My first meeting with Bill Murray was during his final interview at a PRSA Board of Directors meeting in Salt Lakes City. He came to the process with passion, energy, experience and a new perspective for PRSA. A short time later, I would have the opportunity to serve as PRSA chair and work side-by-side with Bill, speaking daily via conference calls, traveling to various meetings, working hand-in-hand for the betterment of the profession and all of those PRSA serves.
Professional associations like PRSA require a special partnership between the volunteer leader and top executive, and Bill and I became a true team. Maybe it was our Jersey roots, but I think it was a shared vision and our unwavering commitment to members and their success.
Unique to our tenure were the times in which we served. It was 2009 and our nation was faced with the worst recession since the Great Depression. Layoffs, downsizing and shrinking budgets could have been devastating to our association. Far reaching plans were quickly replaced with various “life-saving” measures for PRSA and our members. The association did more than just survive with a meager single digit loss of members. Instead, in the face of economic hardship, we launched new programs, generated revenue, streamlined our governance, gave members a new voice with improved bylaws, created enhanced membership value and, most importantly, helped our members weather the storm. Certainly the work of previous boards, staff and Bill’s predecessors was essential, providing financial reserves and a clear mission and vision for PRSA, but when the storm struck it was Bill and I who were at the helm.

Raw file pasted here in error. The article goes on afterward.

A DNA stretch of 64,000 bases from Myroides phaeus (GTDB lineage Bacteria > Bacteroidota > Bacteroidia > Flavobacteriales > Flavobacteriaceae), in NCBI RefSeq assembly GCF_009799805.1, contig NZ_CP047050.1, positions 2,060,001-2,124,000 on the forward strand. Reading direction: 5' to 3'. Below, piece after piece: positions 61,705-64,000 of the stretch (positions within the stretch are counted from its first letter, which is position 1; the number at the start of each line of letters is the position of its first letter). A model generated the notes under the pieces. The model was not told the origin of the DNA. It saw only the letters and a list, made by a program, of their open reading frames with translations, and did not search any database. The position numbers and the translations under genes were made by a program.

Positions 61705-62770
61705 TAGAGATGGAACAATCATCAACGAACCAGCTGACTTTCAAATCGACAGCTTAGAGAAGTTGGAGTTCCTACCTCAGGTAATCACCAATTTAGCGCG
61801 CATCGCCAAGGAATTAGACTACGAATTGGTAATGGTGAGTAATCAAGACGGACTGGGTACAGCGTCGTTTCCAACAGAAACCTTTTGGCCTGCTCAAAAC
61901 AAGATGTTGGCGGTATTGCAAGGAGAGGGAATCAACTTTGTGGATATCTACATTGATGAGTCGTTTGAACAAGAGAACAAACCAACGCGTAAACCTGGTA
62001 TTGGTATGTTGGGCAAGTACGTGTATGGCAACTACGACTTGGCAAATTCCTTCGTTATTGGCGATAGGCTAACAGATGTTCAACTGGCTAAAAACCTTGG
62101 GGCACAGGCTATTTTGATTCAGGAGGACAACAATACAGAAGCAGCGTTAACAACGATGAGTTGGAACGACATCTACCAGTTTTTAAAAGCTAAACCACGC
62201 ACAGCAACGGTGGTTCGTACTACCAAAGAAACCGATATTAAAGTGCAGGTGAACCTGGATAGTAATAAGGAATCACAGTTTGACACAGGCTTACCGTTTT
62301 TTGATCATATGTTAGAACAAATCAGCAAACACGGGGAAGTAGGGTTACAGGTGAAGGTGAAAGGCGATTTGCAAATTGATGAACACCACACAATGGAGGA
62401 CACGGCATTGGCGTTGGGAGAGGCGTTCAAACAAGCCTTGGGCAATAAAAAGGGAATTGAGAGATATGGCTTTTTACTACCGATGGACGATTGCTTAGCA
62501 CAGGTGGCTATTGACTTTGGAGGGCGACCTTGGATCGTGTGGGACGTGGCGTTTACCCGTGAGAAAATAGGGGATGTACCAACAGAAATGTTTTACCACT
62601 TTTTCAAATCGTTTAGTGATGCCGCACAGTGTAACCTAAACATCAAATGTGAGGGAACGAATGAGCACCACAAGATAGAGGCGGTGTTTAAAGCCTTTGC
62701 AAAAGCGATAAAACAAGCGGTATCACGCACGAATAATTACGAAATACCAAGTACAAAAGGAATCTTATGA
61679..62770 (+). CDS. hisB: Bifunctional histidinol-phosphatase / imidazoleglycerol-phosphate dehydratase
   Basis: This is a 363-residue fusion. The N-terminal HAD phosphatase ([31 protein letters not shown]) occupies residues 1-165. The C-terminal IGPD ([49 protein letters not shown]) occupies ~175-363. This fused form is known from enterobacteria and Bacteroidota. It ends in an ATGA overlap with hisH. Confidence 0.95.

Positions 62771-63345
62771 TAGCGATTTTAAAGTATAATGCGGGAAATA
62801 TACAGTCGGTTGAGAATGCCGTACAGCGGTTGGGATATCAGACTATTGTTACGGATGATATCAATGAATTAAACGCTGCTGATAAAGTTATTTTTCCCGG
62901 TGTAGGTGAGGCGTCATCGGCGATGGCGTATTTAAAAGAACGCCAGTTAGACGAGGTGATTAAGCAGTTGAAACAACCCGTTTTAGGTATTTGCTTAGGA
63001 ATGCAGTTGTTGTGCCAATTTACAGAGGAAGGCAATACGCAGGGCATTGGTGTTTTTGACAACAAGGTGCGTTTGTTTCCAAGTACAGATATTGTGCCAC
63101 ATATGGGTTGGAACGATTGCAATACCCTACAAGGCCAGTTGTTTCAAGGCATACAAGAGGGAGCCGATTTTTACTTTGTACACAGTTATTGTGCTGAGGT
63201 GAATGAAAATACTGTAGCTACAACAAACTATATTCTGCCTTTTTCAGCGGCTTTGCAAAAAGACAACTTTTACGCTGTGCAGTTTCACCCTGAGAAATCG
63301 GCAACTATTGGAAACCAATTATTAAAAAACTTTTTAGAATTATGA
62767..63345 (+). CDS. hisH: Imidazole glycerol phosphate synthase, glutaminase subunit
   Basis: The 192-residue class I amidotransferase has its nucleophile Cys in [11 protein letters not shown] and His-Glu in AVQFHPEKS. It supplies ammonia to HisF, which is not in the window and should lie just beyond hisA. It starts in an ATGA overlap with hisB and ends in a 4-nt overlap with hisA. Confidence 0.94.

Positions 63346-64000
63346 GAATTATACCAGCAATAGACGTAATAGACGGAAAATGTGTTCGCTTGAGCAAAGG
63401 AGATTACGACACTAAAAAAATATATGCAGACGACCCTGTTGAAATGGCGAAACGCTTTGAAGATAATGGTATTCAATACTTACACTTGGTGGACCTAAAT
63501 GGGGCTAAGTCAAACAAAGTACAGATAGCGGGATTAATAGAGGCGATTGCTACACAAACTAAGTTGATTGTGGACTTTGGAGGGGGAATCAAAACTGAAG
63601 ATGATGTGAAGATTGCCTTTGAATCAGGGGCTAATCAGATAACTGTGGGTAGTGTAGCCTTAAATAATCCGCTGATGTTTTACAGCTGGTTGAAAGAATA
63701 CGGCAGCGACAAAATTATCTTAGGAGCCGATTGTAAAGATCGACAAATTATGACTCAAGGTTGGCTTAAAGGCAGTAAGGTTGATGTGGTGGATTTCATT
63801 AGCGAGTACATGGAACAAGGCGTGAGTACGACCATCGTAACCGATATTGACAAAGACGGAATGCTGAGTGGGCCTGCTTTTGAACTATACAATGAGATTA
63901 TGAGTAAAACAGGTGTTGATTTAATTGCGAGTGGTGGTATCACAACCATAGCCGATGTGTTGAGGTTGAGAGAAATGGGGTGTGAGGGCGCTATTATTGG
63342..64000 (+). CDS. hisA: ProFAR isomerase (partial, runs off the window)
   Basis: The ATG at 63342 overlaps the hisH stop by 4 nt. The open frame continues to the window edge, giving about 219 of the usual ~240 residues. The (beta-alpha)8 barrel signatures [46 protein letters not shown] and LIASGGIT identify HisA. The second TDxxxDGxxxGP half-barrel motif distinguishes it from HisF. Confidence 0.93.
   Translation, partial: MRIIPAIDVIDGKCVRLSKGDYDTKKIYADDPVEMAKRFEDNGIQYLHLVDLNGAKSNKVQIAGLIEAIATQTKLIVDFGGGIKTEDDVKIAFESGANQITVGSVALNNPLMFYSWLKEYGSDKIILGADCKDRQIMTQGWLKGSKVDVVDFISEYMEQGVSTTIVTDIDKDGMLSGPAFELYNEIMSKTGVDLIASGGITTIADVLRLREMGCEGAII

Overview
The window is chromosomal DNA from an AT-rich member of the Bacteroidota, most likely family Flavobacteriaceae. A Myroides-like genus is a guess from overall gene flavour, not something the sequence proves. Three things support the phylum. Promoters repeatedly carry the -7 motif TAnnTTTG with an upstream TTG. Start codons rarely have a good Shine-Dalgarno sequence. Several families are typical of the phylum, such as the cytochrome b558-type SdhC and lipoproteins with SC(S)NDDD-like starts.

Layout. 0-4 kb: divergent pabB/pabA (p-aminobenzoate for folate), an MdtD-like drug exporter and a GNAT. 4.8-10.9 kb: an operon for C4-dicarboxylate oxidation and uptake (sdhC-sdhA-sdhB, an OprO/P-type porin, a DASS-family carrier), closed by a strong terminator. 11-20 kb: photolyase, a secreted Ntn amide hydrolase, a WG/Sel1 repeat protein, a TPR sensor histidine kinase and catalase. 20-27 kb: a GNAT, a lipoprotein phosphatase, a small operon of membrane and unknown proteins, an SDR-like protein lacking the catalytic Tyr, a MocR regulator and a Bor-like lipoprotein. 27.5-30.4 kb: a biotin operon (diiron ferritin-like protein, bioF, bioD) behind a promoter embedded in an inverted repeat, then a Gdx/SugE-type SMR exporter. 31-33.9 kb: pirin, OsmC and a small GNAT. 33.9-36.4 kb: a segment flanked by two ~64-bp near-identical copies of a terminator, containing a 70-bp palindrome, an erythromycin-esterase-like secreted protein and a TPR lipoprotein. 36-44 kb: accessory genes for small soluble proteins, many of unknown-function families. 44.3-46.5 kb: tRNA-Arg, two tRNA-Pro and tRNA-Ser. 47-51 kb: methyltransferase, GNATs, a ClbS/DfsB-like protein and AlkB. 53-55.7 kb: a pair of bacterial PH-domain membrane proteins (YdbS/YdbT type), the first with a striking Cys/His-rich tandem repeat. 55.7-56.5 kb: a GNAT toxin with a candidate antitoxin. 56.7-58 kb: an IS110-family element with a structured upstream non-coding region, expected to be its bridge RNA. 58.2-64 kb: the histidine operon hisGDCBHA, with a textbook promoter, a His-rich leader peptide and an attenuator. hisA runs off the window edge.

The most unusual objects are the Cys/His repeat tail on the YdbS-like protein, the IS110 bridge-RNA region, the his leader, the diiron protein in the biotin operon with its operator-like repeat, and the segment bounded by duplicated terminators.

Throughout that tempest, Bill was a true beacon. He was a calming voice with a strategic vision keenly focused on our members and their needs. During that time, and since, Bill has made those around him better. He inspired others to reach further, dream larger, do more and become greater. Bill was more than my PRSA partner, he was an inspiration and a teacher.
Bill recently announced he is leaving PRSA for new opportunities. While sad to see him go — and believing this is a real loss to PRSA — I couldn’t be more happy for Bill. We should all aspire to leave on our own terms, having achieved our goals, leaving a place better than we found it, ready to welcome new challenges and opportunities. At the risk of this sounding like his workplace eulogy, Bill will forever be a part of PRSA. There’s no doubt PRSA is a better place because of Bill.
I encourage all who have worked with, spoken with and befriended Bill through the years to leave a comment with a special memory or well wishes as he prepares to embark on his next journey.
God speed, my friend.